ID IGEP cohorts
Tackling infectious disease: Interdisciplinary Graduate Education Program announces its inaugural cohort
As the pandemic continues to send ripples throughout the world, it has become abundantly clear that there is no one protocol or discipline that can solve all the medical, economic, psychological, and social issues that have been spurred by COVID-19. To effectively address issues related to infectious diseases, the world needs greater scientific collaboration and ingenuity.
The Infectious Disease Interdisciplinary Graduate Education Program (ID IGEP) offers graduate students the opportunity to get involved in remarkably diverse research approaches and topics, such as SARS-COV-2 vaccines, antiviral therapies, and tick-borne diseases.
The ID IGEP, based in the Center for Emerging, Zoonotic, and Arthropod-borne Pathogens (CeZAP), will welcome its second cohort this fall, which is composed of nine impressive students from diverse backgrounds and with extensive research experience. The cohort will be working within a cohesive, vibrant learning environment that values multiple viewpoints, exposes them to cutting-edge transdisciplinary research, and realizes the Virginia Tech motto of Ut Prosim (That I May Serve) in the form of service to society through focus on real-world infectious disease problems.
“The idea is that these students are going to have a very broad exposure to the field of infectious disease from multiple perspectives, including not just the traditional sciences but the humanities perspectives as well,” said Ann Stevens, a professor of biological sciences in the College of Science and the co-director of the ID IGEP. READ MORE>>
First ID IGEP cohort class
Caitlin is excited to further develop her love of research and apply her molecular biology background in the laboratories of Dr. Luo and Dr. Li as a Biomedical and Veterinary Sciences PhD student.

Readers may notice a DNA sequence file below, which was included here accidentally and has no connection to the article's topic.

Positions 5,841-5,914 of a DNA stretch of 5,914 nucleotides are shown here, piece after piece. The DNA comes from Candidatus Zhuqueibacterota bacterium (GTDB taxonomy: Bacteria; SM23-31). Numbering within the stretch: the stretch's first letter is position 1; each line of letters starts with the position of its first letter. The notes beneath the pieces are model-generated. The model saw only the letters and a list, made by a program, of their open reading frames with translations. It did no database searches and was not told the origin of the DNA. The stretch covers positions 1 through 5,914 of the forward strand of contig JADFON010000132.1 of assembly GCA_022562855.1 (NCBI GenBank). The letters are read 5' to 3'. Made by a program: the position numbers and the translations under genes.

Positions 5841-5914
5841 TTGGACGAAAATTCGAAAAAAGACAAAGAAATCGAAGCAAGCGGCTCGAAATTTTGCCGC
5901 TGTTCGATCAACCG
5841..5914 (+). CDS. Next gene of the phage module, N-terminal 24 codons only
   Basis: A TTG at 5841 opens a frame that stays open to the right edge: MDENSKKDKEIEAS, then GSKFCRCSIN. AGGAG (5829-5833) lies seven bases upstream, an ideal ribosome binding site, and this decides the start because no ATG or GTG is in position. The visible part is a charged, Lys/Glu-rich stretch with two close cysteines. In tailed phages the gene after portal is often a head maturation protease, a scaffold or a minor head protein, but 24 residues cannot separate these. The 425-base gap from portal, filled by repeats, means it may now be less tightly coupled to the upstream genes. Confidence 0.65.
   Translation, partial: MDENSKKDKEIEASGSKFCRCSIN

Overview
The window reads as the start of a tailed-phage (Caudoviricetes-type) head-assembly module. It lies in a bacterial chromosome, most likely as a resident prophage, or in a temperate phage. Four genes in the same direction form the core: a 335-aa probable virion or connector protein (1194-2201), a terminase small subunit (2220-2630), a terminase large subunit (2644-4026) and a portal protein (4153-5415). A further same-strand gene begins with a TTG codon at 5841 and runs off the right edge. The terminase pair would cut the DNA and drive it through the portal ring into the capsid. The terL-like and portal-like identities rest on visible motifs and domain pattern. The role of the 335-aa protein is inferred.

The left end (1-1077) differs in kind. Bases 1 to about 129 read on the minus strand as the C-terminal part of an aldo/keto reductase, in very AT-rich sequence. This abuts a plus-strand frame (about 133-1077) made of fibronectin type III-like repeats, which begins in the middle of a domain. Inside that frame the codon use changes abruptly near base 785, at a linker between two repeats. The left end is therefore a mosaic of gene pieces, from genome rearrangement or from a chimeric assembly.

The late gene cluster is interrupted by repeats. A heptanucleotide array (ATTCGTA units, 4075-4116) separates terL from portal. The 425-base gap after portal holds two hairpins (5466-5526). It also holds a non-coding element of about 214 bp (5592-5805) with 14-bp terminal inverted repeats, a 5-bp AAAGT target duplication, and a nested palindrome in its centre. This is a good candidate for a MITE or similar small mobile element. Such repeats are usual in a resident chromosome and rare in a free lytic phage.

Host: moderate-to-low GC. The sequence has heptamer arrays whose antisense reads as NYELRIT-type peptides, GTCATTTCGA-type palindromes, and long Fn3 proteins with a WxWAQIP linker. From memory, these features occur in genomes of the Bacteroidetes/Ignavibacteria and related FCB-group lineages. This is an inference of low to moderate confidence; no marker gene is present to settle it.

Caitlin Armstrong holds a BS in Animal Science from Cornell University, where she graduated cum laude with distinction in research for her honors thesis in equine genetics. While at Cornell, she worked in three different research laboratories on projects ranging from humpback whale communication and conservation to equine genetics. After graduation, she gained several years of industry experience in molecular diagnostics while also co-managing an equine boarding barn at Callithea Farm. From 2014-2018, she gained additional research experience in the Laminitis Laboratory at PennVet - New Bolton Center. Most recently, she served as the Equine Biobank Manager in the Equine Pharmacology Laboratory, also at New Bolton Center
Marcel Shams Eddin
"It was always my interest during my undergraduate and graduate studies to learn more about infectious diseases and search deeply about the causative agents of those diseases. I enjoy studying the field I am most passionate about and will strive to discover new treatments, vaccines, and diagnostic strategies for various resistant infectious pathogens.
I am from Lebanon. I graduated with a Bachelor of Science degree in Medical Laboratory Sciences, and a Master of Science degree in Microbiology and Immunology focusing on Virology, from the American University of Beirut, Lebanon
"I am very passionate about infectious disease and drug discovery. This intense passion stems from the need to better understand the mechanisms through which notorious pathogens, including SARS-CoV-2, the causal agent of COVID-19, cause infection. My interest in drug discovery is inspired by the urgent need to develop novel, effective therapeutic options against emerging and re-emerging infections."